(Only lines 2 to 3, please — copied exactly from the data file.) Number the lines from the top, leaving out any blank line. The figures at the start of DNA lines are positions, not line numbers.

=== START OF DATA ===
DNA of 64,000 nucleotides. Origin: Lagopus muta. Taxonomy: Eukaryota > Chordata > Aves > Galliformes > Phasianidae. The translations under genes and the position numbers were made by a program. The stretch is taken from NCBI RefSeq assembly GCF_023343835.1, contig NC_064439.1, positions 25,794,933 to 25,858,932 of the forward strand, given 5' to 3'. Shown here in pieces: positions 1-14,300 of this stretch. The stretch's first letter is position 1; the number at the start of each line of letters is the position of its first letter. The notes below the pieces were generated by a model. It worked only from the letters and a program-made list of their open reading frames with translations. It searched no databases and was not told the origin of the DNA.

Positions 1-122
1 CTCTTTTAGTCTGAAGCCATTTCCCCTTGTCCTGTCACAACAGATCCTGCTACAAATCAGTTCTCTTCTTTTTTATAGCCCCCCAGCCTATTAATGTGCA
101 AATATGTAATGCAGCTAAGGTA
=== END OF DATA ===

Positions 1-122
1 CTCTTTTAGTCTGAAGCCATTTCCCCTTGTCCTGTCACAACAGATCCTGCTACAAATCAGTTCTCTTCTTTTTTATAGCCCCCCAGCCTATTAATGTGCA